You’re immersed in a football, rugby or boxing match, and suddenly performance metrics appear on the screen in front of you – the force of a tackle or punch, the athlete’s heart rate and even their fatigue index. But you’re not playing a video game... you’re watching the real thing.
Broadcasting data to viewers at home or in the stands isn’t a new idea. Possession share in football, the number of caps in rugby, even a cyclist’s pedal cadence in the Tour de France has been shared to amplify the sense of anticipation, achievement... even jeopardy. But wearables in sport can tell us so much more.
In the third part of our Tech in Sport series, our number nerds look at how real time broadcasting of detailed player biometrics could revolutionise the viewing experience, and its potential effect on both the player and the sport.
Athlete data before your eyes
A live feed of in-play athlete biometric and performance information is an attractive prospect for sports fans. Whether they see this information on TV, computer or mobile screens, accurate, real time data is set to become big business.
Hykso’s new high-tech performance-tracking wrist sensors have the potential to give audiences of combat-fighting sports accurate information about punch speed, intensity and punch count. Prior to this technology, two people would tally the punch count manually and feed it into a computer display system. Hykso’s new sensors have already been trialled by pro boxers Javier Fortuna and Omar Figueroa.
While FIFA’s still deciding what its wearable tech standard will be, the National Football League (NFL) already uses radio frequency identification (RFID) tags in players’ shoulder pads to track data points for viewer’s enjoyment. The technology tests speed, distance travelled, acceleration, and deceleration, in real time.
The effect on players and the game
While a wealth of athlete-data will undoubtedly enhance the spectator experience, there’s a question over whether this greater surveillance will actually make athletes perform better, or hinder them psychologically. While some athletes claim it makes them work harder, knowing their performance is being analysed in real time, others feel even more pressure to perform, perhaps to their detriment.
We heard from Ben Lyttleton, in our article on The secrets of penalty shoot-out success, that a goalkeeper, who appeared in the Euros this year, admitted to diving for goals even when he knew the odds of saving them were increased if he remained in a central goal position. He claimed to do this because, by not attempting a save, it may appear that he isn’t trying. Could player data that doesn’t show a conventional level of exertion or fatigue be interpreted as laziness?
We also heard in the first article in this series that, sometimes, lower levels of exertion can mean a player is moving in a smarter, more tactical way, rather than exerting themselves unnecessarily to simply show willing. An athlete who feels under pressure to show they are performing could decide to make inefficient moves, putting their overall performance at risk.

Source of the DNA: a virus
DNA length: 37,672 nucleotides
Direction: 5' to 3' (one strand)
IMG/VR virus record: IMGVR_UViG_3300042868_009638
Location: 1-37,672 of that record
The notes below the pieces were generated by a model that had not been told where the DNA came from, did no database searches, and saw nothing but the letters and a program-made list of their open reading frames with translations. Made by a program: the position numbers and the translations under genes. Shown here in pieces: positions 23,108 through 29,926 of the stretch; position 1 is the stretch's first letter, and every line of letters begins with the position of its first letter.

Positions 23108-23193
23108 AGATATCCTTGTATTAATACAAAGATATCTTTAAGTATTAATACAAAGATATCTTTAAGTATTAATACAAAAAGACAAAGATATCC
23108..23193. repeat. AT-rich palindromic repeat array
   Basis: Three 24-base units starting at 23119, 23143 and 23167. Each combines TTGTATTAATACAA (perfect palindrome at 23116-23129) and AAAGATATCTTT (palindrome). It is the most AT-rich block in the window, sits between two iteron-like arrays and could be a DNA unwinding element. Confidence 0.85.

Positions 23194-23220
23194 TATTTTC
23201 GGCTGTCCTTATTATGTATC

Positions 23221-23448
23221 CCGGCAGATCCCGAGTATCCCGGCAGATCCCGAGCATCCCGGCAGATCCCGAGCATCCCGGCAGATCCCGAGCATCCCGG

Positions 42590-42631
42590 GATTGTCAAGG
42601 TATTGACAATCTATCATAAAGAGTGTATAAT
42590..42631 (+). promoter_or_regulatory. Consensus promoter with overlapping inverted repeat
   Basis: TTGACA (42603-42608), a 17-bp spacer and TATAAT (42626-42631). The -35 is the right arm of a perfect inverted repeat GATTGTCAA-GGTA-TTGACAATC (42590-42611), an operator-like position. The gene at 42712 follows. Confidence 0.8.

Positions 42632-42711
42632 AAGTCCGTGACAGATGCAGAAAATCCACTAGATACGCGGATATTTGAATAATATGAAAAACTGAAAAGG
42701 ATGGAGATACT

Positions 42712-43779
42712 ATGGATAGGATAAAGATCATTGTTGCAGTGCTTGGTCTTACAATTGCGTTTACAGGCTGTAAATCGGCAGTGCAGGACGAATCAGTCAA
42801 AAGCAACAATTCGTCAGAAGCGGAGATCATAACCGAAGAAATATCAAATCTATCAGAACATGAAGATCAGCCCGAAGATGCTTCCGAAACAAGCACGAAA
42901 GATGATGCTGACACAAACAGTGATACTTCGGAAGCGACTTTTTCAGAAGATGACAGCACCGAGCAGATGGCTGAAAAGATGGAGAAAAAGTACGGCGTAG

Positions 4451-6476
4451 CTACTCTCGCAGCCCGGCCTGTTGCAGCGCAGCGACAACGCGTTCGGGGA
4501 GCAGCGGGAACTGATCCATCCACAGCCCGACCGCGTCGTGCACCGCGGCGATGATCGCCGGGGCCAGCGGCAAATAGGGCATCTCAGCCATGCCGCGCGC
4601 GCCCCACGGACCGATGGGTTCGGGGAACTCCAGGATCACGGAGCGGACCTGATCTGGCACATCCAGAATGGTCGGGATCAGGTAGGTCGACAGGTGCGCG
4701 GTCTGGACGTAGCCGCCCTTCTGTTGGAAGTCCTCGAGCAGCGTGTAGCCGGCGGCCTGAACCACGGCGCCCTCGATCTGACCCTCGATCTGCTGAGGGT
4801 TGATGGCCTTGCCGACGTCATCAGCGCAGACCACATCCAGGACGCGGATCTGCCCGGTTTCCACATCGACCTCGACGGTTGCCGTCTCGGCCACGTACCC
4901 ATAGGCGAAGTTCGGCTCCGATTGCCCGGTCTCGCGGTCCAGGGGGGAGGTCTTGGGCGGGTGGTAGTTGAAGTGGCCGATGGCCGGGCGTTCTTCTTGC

Since individual player information would be available not only to spectators but to other clubs, stakeholders and scouts looking for a potential signing or a return on their investment, team athletes may feel an added layer of pressure on their careers. This is because their data could, in theory, be used to judge contract length and even salary – particularly when sophisticated algorithms may eventually predict a future decline in performance.
What stands in the way of wearables?
Ticket sales, TV audience figures and youth engagement could all benefit from the uptake of wearables in sport – whether that’s through monitoring players to make sure they appear in front of spectators in as many matches as possible, or through the provision of data entertainment services.
However, while wearables are already widely used for entertainment purposes in some sports, others are taking a little longer to catch on. Bob Howden, Head of British Cycling, Britain’s largest cycling organisation and the national governing body for cycle sport, tells us that to achieve a more interactive experience that might include on-screen sharing of physiological data, “there needs to be an accord amongst teams and event rights holders to open up data to public scrutiny.” He also informs us that investment in this area depends on the media profile of the sport.
“The difficulty at the moment lies in the standing of cycling as TV media. It cannot yet command the sort of rights fees associated with sports like football or the screening innovation seen in cricket, which might be needed to take it to another level.”
While funding and bureaucracy certainly play a part in the lack of wearable data available to viewers across some sports, there are broadcasters out there eager to incorporate wearable data into their entertainment packagesi - whether that’s supplied freely, or sold to fans.
The expert spectator
When athlete data across all sports and disciplines hits our screens in a big way, a whole new experience opens up to fans, and not just through the ability to judge whether an athlete is working to the best of their ability.
With a network of individual player or athlete data at their disposal, spectators and fans can better understand the effectiveness of certain movements or plays in sport. They can even go as far as predicting what will happen in a match, working through their own strategies like a coach.
If you’d like to know more about how wearable tech is changing the world of sport, you can read the previous articles in this series, How wearable tech is transforming team sports and The role of wearables in perfecting performance technique in sport.